49 Dead as a Result of Drinking Bath Lotion in Russian State of Emergency
While the Russian government continues to dominate headlines in the United States, a quiet tragedy occurred late in 2016 to a community in the Siberian city of Irkutsk. Novo-Lenino, a neighborhood of Russia’s sixth largest city, is coming to grips with the deaths of 49 people that drank Hawthorn Lotion, a bathing liquid made with alcohol.
Though the fatal methanol poisonings all happened in the same area, those affected were not drinking together. CBS News describes the victims as “socially disadvantaged people aged 35 to 50, including several women.” As of the last report, eight people were hospitalized in grave condition.
Unfortunately, Russians are no strangers to the disease of alcoholism.
“Russian death rates have fluctuated wildly over the past 30 years as alcohol restrictions and social stability varied under Presidents Gorbachev, Yeltsin and Putin, and the main thing driving these wild fluctuations in death was vodka,” Sir Richard Peto of the University of Oxford Britain told reporters.
What are the Statistics of the Lancet Study on Drinking in Russia?
Peto co-authored a 2014 study, published in the Lancet that found the following:
- Of the 150,000 Russian men studied, those that drank three or more bottles of vodka a day were twice as likely to die prematurely than men who drank less than a bottle a week
- During the 10 year study, 8,000 participants died
- 25 percent of all Russian men die before the age 55 compared to 7 percent in the UK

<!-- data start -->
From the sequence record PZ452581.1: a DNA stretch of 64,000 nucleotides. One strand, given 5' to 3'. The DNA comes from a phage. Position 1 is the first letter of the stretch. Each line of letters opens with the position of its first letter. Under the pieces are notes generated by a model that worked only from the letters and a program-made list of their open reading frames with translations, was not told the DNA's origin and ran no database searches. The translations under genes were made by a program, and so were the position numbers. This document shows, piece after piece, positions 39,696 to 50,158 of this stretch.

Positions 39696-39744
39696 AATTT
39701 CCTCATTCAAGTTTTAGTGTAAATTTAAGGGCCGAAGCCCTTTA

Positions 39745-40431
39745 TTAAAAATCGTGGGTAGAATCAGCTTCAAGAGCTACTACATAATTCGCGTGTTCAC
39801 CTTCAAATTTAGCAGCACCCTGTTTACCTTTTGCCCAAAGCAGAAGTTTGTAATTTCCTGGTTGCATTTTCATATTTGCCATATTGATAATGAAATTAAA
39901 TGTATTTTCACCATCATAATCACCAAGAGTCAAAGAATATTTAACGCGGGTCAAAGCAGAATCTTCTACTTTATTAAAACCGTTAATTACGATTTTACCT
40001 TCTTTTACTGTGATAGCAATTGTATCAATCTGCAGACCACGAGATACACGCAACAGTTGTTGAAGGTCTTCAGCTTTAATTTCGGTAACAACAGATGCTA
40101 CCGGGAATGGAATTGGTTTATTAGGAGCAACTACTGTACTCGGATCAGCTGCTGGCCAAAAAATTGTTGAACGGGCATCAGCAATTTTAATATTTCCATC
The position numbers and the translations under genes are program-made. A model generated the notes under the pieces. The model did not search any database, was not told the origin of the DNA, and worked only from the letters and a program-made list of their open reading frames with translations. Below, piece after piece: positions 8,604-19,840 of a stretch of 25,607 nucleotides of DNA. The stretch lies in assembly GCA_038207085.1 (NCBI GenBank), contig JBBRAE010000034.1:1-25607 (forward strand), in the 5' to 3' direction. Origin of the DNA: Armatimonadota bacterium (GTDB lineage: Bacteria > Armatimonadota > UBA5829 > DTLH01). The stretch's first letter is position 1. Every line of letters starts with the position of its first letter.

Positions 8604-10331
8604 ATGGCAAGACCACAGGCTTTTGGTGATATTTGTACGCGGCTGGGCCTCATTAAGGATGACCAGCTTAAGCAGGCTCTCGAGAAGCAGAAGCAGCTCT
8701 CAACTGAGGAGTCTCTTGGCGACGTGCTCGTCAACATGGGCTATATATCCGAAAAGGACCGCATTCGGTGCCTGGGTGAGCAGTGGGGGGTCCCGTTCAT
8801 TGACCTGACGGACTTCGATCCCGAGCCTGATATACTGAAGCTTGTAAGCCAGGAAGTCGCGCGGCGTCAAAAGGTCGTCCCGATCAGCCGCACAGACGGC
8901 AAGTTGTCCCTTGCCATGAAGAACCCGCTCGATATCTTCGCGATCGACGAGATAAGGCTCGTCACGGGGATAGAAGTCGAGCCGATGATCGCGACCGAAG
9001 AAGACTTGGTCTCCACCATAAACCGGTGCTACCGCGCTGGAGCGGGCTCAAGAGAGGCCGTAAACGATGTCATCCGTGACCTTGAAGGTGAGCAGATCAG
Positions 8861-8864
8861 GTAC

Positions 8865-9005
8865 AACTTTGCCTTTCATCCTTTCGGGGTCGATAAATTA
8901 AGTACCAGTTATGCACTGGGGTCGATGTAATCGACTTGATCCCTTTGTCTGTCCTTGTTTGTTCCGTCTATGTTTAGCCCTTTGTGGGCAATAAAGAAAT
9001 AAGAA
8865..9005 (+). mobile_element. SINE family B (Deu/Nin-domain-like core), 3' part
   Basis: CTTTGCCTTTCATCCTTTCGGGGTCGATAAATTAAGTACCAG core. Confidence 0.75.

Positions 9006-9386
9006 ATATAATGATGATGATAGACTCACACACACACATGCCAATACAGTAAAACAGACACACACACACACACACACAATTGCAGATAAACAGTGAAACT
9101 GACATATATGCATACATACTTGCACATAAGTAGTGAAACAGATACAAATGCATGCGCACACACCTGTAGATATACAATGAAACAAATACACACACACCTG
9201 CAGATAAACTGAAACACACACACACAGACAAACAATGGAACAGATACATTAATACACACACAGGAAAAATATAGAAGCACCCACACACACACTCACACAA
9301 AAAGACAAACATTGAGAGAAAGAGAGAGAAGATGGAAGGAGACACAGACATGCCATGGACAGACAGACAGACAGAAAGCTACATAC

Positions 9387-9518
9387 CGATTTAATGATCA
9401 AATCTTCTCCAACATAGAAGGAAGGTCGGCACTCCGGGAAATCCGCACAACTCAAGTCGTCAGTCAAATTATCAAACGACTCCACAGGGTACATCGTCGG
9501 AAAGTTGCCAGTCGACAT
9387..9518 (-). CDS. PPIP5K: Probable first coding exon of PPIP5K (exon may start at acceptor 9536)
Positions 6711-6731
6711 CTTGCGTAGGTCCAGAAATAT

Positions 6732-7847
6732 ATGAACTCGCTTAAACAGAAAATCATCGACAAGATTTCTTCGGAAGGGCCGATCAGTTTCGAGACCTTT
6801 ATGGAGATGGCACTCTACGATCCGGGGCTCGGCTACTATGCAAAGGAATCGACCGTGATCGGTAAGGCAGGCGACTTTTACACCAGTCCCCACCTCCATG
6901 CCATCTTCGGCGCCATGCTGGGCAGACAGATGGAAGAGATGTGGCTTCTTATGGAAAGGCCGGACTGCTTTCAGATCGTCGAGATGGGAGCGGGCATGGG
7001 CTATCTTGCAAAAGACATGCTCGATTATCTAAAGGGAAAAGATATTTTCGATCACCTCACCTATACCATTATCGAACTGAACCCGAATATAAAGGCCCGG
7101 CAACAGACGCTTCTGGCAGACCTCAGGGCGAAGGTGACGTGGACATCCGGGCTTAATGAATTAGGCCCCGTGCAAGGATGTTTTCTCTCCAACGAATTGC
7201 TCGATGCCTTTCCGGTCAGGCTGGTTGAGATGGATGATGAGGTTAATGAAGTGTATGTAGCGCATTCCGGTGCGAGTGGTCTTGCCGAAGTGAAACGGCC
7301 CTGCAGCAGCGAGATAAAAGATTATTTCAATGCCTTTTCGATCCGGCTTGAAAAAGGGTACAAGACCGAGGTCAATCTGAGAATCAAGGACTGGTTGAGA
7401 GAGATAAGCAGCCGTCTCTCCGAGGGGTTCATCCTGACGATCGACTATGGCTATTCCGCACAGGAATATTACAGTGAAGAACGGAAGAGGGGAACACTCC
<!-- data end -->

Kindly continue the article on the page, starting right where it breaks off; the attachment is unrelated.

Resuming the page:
“Since the average life expectancy for men in Russia is still only 64 years, ranking in the lowest 50 countries in the world, more alcohol and tobacco policy measures are urgently needed,” a director at the Centre for Addiction and Mental Health in Toronto said in response to the study.
Social Issues Can Confound Substance Abuse
In countries around the globe, poverty, desperation and addiction are common factors when people are driven to extreme measures, in this case drinking bath lotion containing alcohol.
Russia has seen a similar crisis of desperation and substance abuse with Krokodil.
The cheap and deadly heroin substitute is so named because its toxic makeup starts to eat flesh and organs, causing gangrene, if used for prolonged periods.
Mental health and addiction are not political problems. They afflict citizens of every country in the world. Oppression, social unrest, violence and poverty, which cities in the U.S. are by no means immune from, create despair and many people numb the pain with alcohol, drugs or whatever is accessible.
As Russian officials attempt to cope with this recent tragedy, Americans must continue to fight the misconception of addiction as a moral failure.
Drug and alcohol abuse is brought on by any number of factors, such as mental health, genetics, physical and sexual abuse and other trauma. Regardless of its root cause, it is a chronic disease that anyone can overcome and maintain when given access to proper treatment.
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